Featured Research

from universities, journals, and other organizations

Engineering: A career that pays, new salary survey suggests

Date:
January 29, 2014
Source:
ASME (American Society of Mechanical Engineers)
Summary:
Salaries for engineers rose in 2013 amid the growing global demand for technology services across industry sectors, according to a survey.

There is good news on the employment front for engineers in the United States: salaries for engineers are rising amid the growing global demand for technology services across industry sectors, particularly healthcare and energy.

According to the latest Engineering Income and Salary Survey conducted by the American Society of Mechanical Engineers (ASME) and the American Society of Civil Engineers (ASCE), the average total annual income for engineers in 2013, including bonuses, was $104,303, nearly 0.8% higher than the previous year and almost 4.5% more than the $99,738 salary figure reported in 2011.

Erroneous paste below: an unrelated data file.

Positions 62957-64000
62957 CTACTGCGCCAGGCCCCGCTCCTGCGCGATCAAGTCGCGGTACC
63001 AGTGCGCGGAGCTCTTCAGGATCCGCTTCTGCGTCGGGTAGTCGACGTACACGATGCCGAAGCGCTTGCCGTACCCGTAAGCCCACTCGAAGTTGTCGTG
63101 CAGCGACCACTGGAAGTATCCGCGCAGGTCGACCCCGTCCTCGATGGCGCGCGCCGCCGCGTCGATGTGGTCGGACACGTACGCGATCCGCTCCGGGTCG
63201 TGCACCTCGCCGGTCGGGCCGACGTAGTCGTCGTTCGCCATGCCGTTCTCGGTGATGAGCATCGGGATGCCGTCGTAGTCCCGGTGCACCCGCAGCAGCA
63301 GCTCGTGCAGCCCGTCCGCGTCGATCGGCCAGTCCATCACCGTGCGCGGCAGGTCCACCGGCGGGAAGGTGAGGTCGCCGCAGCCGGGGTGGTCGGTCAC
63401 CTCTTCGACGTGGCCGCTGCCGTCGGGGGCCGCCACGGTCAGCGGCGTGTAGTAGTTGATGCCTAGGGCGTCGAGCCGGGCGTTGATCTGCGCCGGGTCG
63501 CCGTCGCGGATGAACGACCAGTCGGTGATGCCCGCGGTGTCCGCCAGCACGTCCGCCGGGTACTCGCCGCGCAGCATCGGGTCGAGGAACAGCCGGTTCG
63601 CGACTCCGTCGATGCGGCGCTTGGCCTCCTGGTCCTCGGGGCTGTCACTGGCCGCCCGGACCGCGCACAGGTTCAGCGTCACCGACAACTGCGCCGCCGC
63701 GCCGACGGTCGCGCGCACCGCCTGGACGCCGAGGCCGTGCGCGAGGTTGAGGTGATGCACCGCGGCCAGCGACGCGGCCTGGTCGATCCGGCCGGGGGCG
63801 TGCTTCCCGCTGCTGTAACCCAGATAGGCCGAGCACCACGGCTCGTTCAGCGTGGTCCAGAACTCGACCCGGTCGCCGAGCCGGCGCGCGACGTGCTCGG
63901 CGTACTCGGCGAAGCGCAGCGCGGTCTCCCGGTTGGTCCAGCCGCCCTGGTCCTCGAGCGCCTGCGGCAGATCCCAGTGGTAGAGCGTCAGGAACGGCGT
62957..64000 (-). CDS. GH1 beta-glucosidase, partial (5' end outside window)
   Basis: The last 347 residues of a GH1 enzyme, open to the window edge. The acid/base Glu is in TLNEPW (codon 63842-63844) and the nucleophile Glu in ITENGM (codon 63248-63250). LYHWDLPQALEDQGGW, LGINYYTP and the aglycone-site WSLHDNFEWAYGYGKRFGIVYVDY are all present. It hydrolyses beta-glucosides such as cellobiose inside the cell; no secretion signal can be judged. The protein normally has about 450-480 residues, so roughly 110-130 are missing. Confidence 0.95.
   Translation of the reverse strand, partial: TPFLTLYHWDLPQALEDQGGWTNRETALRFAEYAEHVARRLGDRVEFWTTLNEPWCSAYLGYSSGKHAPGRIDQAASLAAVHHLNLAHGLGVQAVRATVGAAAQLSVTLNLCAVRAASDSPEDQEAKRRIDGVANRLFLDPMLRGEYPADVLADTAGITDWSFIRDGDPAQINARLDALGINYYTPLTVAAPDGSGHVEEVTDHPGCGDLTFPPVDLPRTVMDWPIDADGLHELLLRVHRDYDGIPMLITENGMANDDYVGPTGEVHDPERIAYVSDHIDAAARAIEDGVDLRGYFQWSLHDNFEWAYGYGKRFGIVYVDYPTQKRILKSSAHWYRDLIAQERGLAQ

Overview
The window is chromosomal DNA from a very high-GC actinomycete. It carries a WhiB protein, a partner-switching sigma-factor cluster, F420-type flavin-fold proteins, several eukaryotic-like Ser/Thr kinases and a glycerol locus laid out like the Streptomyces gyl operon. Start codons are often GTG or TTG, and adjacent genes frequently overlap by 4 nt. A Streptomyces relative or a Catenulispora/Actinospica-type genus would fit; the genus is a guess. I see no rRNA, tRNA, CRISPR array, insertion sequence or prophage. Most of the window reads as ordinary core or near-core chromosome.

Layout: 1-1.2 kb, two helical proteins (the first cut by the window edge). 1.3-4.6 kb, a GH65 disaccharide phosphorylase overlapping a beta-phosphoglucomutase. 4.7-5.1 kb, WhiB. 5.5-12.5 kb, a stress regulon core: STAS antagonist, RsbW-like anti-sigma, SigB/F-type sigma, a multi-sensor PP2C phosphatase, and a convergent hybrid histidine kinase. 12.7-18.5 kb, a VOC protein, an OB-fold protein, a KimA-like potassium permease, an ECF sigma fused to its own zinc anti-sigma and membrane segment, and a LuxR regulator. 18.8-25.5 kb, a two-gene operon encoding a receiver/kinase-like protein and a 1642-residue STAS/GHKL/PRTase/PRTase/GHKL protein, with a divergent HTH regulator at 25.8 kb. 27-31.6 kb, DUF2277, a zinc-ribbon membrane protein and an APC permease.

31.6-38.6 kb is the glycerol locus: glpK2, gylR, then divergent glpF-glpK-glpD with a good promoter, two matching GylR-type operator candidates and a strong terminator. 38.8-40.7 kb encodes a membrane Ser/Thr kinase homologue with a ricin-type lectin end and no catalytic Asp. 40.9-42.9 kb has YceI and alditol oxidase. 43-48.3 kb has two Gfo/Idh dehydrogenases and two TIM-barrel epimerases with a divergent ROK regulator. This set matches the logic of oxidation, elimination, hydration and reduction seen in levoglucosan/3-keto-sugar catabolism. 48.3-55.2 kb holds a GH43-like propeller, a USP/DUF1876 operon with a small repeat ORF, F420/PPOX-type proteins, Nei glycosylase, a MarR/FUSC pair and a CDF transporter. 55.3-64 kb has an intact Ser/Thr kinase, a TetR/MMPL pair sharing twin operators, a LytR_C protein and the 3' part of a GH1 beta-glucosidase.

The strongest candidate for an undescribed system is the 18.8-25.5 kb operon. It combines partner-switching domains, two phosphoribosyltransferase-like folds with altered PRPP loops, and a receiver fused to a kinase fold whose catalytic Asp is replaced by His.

"Salaries for engineers have increased at a time when other professions have struggled through challenging economic conditions," said Madiha El Mehelmy Kotb, president of ASME. "The demand for engineers continues to grow, and many stimulating job opportunities are emerging."

Many of these job opportunities, according to the salary survey, are in the ocean engineering and petroleum fields, where the median income in 2013 was, respectively, $137,763 and $130,000. Other sectors showing good salaries include computer services ($124,000), nuclear energy ($119,000), and fire protection ($123,000). Based on input from 10,627 engineers in the U.S., the 2013 salary survey revealed other findings and trends, including:

  • The median income of full-time salaried engineers increased from $55,000 for recent graduates to $130,000 for those with 25 or more years of experience or more.
  • About 1,900 engineers in the survey -- or 17.8 percent -- received promotions in 2013.
  • Full-time salaried engineers holding doctoral degrees in engineering have a median income of $118,000, while those with an M.S. earn a median of $95,000 and those with a B.S. show a median income of $85,276.